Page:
After having done several more recording sessions in New York with Moore, Black, and Fontana, Presley flew to Nashville on April 14, 1956, to record "I Want You, I Need You, I Love You". Stoker was called again, to sing a vocal trio with Ben and Brock Speer. After the session, Presley took Stoker aside and told him (not knowing, at the time, why all The Jordanaires were not there) that he had wanted the Jordanaires.[citation needed] This time, Stoker saw to it—and Presley used the quartet on nearly every one of his recording sessions for the next 14 years. The quartet also appeared in some of Presley's movies, and on many of his television appearances.[citation needed]

As Presley was about to start performing at the Hilton in Las Vegas, the Colonel's office called for the Jordanaires to work with Presley in the shows.[citation needed] They had 35 recording sessions already booked for the dates he needed, so they could not go. They got in touch with the Imperials, who had done the background vocals for Presley's album How Great Thou Art along with them, and the Imperials took the place of the Jordanaires.[citation needed]

Patsy ClineEdit

The group appeared on all of Patsy Cline's Decca sessions from her first in November 1960 to her last in February 1963, during which time they backed her on songs such as:

After Elvis and ClineEdit

The lineup consisting of Gordon Stoker, first tenor and manager, Neal Matthews, second tenor and lead, Hoyt Hawkins, baritone, and Ray Walker, bass, would be the group's most stable lineup, lasting throughout the 1960s and 1970s. In January 1978, the group performed a medley of Presley's songs on the NBC TV special Nashville Remembers Elvis on His Birthday.[citation needed]

The group changed again in 1982, when Hoyt Hawkins died. His replacement was Duane West, formerly of Sonny James' backup group, the Southern Gentlemen. In 1990, the group provided backing vocals for Presley's former Sun Records labelmate Johnny Cash on his Mercury Records album Boom Chicka Boom. The group has also recorded with the Swedish group Vikingarna.[6]

The lineup remained constant for the rest of the decade, with West leaving due to an illness in 1999 and his death in 2002. His replacement was Louis Nunley, formerly of the Anita Kerr Singers.[citation needed]

The Jordanaires were among hundreds of artists whose material was destroyed in the 2008 Universal fire.[7]


Neal Matthews died on April 21, 2000. He was replaced by new lead Curtis Young.[citation needed]

Hugh Jarrett died at 78 on May 31, 2008, from injuries sustained in an auto accident in March.[8]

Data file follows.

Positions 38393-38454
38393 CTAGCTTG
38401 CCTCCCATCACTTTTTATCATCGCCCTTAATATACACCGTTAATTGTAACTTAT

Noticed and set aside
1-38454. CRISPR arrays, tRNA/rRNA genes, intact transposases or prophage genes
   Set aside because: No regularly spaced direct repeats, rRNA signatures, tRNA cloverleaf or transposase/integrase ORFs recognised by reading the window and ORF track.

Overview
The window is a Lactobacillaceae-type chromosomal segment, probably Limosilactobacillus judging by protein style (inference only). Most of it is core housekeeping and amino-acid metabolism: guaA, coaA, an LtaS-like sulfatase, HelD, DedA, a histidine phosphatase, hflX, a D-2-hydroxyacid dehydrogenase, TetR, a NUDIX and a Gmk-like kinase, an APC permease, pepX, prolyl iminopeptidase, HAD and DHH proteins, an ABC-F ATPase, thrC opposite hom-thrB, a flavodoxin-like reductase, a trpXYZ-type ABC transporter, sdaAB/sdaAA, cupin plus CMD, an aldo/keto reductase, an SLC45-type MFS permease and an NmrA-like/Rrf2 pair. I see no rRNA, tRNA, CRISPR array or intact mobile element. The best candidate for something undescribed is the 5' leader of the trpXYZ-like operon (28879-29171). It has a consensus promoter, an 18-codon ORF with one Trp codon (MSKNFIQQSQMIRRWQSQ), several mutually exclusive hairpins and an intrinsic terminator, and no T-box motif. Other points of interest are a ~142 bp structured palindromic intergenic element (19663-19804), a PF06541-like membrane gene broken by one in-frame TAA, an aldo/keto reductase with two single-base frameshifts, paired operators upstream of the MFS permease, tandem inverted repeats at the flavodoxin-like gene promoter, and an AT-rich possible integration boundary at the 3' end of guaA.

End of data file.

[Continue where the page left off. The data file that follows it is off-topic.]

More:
Gordon Stoker died at 88 at his Brentwood, Tennessee, home on March 27, 2013, after a long illness. His son Alan confirmed that The Jordanaires were formally dissolved, per his father's wishes.[9]


Classic lineupEdit

  • Hoyt Hawkins – baritone and lead vocals, piano, organ, percussion (1949-1980; died 1980)
  • Neal Matthews Jr. — second tenor and lead vocals, rhythm guitar, lead guitar, double bass, bass guitar (1949–2000; died 2000)
  • Gordon Stoker – tenor vocals, piano, organ, percussion (1924-2013; died 2013)
  • Ray Walker – bass vocals (1958-2013)

Other membersEdit

  • Bill Matthews – vocals (1948-1949)
  • Monty Matthews – vocals (1948-1949)
  • Bob Hubbard – vocals (1948-1949)
  • Culley Holt – bass vocals (1949-1954)
  • Bob Money – piano (1949-1951)
  • Don Bruce – first tenor vocals (1949-1950)
  • Hugh Jarrett – bass vocals (1954-1958)
  • Duane West – baritone vocals (1980-1999; died 2002)
  • Louis Nunley – baritone vocals (1999-2013)
  • Curtis Young – lead vocals (2000-2013)

Session appearancesEdit

The Jordanaires performed with many modern recording artists, as well as recent sessions with country musicians.

See alsoEdit


  1. ^ "Opry Timeline – 1940s". Retrieved July 6, 2012.
  2. ^ a b "The Jordanaires". AllMusic. 2012. Retrieved July 6, 2012.
  3. ^ "Jordanaires Biography". Retrieved 11 May 2011.
  4. ^ Graham, Charlotte "The Jordanaires" (February 22, 2003), The Clarion-Ledger (Jackson, MS), "Religion," p. 1E.
  5. ^ Cox, William L. "Patsy Cline's Recording Sessions - The Decca Years". Retrieved 7 September 2018.
  6. ^ Linda Hjertén (22 January 2004). "Vikingarna tar farväl av fansen". (in Swedish). Retrieved 14 December 2016.
  7. ^ Rosen, Jody (25 June 2019). "Here Are Hundreds More Artists Whose Tapes Were Destroyed in the UMG Fire". The New York Times. Retrieved 28 June 2019.
  8. ^ "Hugh Jarrett". Retrieved March 28, 2013.
  9. ^ Cooper, Peter (March 27, 2013). "Jordanaires leader Gordon Stoker dies". The Tennessean. Retrieved June 2, 2013.
  10. ^ Lewry, Peter; Goodall, Nigel (1991). Cliff Richard The Complete Recording Sessions 1958-1990. London: Blandford. pp. 62–63. ISBN 0-7137-2242-8.
  11. ^ "Hard Line - The Blasters - Songs, Reviews, Credits - AllMusic". AllMusic. Retrieved 7 September 2018.
  12. ^ The Jordanaires at AllMusic. Retrieved July 15, 2013.
  13. ^ "Complete list of Grammy nominees; ceremony set for Feb. 23". San Francisco Chronicle. Hearst Corporation. January 8, 2003. Archived from the original on December 7, 2012. Retrieved September 22, 2012.
  14. ^ Official records, National Academy of Recording Arts & Sciences, 2000–2006.
  15. ^ "20th Century Gospel: From Hymns to Blackwood Brothers Tribute to Christian Country - Various Artists - Songs, Reviews, Credits". AllMusic. Retrieved 4 February 2019.

External linksEdit